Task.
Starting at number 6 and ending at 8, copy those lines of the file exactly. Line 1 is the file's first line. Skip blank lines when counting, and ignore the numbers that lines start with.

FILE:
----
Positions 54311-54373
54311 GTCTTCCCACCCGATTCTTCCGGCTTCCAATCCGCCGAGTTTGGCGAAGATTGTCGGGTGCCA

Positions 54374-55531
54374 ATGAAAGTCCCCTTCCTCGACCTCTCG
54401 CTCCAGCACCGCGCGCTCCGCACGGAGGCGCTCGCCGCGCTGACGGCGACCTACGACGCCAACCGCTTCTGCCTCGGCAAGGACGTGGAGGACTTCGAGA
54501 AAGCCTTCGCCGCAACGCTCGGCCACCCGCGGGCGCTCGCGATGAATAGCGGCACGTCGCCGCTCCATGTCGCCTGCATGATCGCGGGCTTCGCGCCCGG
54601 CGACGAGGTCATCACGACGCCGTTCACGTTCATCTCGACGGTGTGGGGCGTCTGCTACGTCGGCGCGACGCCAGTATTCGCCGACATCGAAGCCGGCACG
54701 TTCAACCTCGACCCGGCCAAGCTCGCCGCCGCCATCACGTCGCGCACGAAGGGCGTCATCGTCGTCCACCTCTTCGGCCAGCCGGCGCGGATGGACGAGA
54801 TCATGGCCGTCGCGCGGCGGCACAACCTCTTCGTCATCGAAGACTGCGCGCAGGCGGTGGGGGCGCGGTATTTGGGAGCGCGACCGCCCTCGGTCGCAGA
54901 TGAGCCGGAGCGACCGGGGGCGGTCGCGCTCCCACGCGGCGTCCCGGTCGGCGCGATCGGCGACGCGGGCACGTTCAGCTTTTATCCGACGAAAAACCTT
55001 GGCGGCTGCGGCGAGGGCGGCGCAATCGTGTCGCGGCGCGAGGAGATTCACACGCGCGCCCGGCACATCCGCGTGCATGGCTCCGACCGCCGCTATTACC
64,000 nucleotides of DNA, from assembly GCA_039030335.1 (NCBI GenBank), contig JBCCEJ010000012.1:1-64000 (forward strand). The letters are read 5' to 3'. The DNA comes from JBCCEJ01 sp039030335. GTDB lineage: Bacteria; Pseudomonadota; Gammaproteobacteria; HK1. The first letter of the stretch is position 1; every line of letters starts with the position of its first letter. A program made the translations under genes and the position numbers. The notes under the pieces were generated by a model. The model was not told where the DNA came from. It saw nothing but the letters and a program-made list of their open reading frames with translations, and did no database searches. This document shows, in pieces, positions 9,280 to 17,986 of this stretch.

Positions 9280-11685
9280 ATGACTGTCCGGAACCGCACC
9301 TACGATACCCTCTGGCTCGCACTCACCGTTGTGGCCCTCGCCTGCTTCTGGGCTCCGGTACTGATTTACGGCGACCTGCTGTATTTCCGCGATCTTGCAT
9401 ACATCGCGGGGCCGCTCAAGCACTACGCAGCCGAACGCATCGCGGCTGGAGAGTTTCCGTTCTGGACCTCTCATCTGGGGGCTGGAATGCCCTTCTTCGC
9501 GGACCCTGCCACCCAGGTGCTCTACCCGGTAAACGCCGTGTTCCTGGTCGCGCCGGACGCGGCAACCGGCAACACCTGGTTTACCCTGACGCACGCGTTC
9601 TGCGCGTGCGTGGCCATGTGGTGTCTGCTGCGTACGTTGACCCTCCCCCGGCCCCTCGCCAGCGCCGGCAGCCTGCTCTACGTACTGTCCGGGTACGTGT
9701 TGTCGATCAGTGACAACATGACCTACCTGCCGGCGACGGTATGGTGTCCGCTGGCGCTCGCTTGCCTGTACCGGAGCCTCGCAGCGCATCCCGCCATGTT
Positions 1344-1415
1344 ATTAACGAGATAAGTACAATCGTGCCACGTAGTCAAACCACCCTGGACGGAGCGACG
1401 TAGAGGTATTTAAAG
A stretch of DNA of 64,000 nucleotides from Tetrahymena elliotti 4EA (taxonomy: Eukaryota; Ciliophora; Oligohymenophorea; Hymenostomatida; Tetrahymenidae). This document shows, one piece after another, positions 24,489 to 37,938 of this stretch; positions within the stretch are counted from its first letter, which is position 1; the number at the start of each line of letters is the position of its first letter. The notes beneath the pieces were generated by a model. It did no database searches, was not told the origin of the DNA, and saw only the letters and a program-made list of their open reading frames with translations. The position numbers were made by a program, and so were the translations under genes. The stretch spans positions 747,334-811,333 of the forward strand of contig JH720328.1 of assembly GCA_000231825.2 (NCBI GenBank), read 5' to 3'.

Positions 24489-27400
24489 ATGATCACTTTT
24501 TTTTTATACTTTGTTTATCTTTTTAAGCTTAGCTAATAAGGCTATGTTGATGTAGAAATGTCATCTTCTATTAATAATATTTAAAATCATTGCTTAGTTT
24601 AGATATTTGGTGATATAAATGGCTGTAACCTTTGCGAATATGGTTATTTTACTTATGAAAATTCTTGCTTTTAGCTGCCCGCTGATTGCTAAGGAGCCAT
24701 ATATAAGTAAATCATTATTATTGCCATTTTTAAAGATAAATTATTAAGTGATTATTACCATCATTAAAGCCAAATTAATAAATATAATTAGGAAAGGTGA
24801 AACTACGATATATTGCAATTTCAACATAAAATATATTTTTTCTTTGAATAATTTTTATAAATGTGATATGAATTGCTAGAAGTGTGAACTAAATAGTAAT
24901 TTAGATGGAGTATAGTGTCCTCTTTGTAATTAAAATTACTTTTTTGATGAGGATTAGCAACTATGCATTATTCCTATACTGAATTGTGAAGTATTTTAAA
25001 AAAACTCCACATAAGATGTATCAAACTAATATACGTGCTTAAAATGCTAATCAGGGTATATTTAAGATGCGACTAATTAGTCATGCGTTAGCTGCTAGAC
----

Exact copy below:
54501 AAGCCTTCGCCGCAACGCTCGGCCACCCGCGGGCGCTCGCGATGAATAGCGGCACGTCGCCGCTCCATGTCGCCTGCATGATCGCGGGCTTCGCGCCCGG
54601 CGACGAGGTCATCACGACGCCGTTCACGTTCATCTCGACGGTGTGGGGCGTCTGCTACGTCGGCGCGACGCCAGTATTCGCCGACATCGAAGCCGGCACG
54701 TTCAACCTCGACCCGGCCAAGCTCGCCGCCGCCATCACGTCGCGCACGAAGGGCGTCATCGTCGTCCACCTCTTCGGCCAGCCGGCGCGGATGGACGAGA